- Associated Press - Saturday, June 27, 2015

HARRISBURG, Pa. (AP) - The Pennsylvania House of Representatives approved an approximately $30 billion Republican-crafted budget bill on Saturday as the Wolf administration and top GOP lawmakers positioned themselves for a government shutdown and the first veto of an entire budget in at least four decades.

The Republican-controlled chamber passed the bill, 112-77, after two hours of debate during an unusual weekend session, four days before the state’s fiscal year ends. Every Democrat and two Republicans opposed it.

With talks between the Wolf administration and Republican legislative leaders at a virtual standstill, the bill is expected to pass the Republican-controlled Senate on Tuesday. It faces a near-certain veto by Democratic Gov. Tom Wolf and has little hope of an override in the Legislature, where leaders of the Democratic minorities are backing Wolf.

“It’s far from over,” said Rep. Dwight Evans, D-Philadelphia.

Without an enacted budget package by Wednesday, the Wolf administration will lose some spending authority, including billions for public schools and safety-net services, such as child welfare services, homeless shelters, child care centers, food pantries, addiction counseling and attendants for the mentally disabled.

Republicans urged Wolf to accept what they called a responsible budget that increases aid for education and holds the line on taxes. It would also keep state government operating while the sides continue to negotiate through differences, they said.

Republicans characterized their bill as a taxpayer friendly alternative to Wolf’s proposal to raise spending by $2.6 billion and taxes by $4-plus billion in his bid to wipe out a long-term structural deficit and deep, Republican-sponsored cuts in education aid in 2011.

Rep. Kate Harper, R-Montgomery, called Wolf’s plan the largest tax increase in Pennsylvania’s history.

“Now it would be wonderful to spend that much money if we were willing to pay the price,” said Rep. Garth Everett, R-Lycoming. “You can’t spend what you don’t have and you can’t spend what you’re not willing to put a vote up for. I’m not willing to put a vote up for those kinds of tax increases and not one other member of this House was.”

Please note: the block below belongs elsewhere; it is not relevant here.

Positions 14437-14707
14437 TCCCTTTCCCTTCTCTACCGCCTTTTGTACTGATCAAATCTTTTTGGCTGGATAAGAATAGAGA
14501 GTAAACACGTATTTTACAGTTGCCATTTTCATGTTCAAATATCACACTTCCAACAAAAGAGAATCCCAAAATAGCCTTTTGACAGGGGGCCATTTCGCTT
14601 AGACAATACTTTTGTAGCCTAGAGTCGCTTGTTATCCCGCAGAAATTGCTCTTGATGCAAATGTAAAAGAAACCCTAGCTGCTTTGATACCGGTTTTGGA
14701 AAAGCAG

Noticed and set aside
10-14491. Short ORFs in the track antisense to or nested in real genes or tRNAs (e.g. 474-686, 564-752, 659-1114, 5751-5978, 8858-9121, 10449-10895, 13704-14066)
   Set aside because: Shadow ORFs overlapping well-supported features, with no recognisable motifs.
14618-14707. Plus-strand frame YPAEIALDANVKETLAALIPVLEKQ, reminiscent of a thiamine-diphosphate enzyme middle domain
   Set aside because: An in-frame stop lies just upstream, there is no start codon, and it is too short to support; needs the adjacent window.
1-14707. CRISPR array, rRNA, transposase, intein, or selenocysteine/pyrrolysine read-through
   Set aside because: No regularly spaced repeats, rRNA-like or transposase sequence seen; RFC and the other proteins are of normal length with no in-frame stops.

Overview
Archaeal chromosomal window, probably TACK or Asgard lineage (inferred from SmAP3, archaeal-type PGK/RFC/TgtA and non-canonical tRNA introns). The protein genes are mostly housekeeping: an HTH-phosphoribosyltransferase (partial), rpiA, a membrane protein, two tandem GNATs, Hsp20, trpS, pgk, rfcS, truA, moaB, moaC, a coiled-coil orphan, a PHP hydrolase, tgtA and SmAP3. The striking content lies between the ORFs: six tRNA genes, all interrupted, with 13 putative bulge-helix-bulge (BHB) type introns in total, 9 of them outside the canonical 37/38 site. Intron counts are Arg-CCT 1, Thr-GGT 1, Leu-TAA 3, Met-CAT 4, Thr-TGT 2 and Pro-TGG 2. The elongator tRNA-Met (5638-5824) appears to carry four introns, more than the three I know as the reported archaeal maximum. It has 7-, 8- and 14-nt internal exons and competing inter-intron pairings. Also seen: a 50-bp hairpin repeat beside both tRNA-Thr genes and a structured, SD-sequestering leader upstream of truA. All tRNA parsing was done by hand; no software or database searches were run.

Democrats blasted the Republican plan for leaving education aid below 2010 levels and said it was balanced on more than $1.5 billion in stopgaps that would worsen a deficit that has plunged Pennsylvania’s bond rating into the nation’s basement.

Rep. Dan Frankel, D-Allegheny, echoed the Wolf administration’s contention that payment delays built into the GOP plan would mean just $8 million in increased aid to public schools.

“Let me tell you something about this budget,” Frankel said. “Three cents. Three pennies. That’s how much our kids’ education is worth in the Republican budget before us, a net increase of $8 million in education funding split between 1.8 million students over the course of 180 days. Three cents per student, per day. Shameful.”

The Republican budget plan would authorize nearly $30.2 billion in spending through the state’s main bank account. That includes an approximately $1.15 billion spending increase, or about 4 percent, mainly for growing pension obligations and the rising cost of health care for the poor, plus $100 million more for public school instruction and operations, about one-fourth of what Wolf wants.

It does not increase taxes, cuts corporate taxes and assumes that tax collections will grow slowly, at less than 1 percent. It also counts on $220 million in projected licensing receipts from yet-to-be-passed legislation to privatize the state-controlled wine and liquor store system. Wolf opposes the system’s privatization.

During the House debate, dozens of people held a prayer session in the Capitol Rotunda as part of a 10-day demonstration by a coalition of interfaith organizations that have joined education groups in calling for $3.6 billion more in public school aid.

If there is a shutdown, a 2009 court ruling would allow Wolf to keep state employees paid and on the job, ensuring that many state services can continue functioning. State troopers would continue patrolling highways and corrections officers would remain in state prisons. Doctors, nursing homes and hospitals would continue receiving billions of dollars in Medicaid payments.

However, many counties, school districts and nonprofit social service providers would be forced to scrounge for money.

“It’s not easy to extend beyond June 30, but we can bridge through for a short period of time,” said Douglas Hill, executive director of the County Commissioners Association of Pennsylvania.


This story has been corrected to show that two Republicans, not one, opposed the budget bill.

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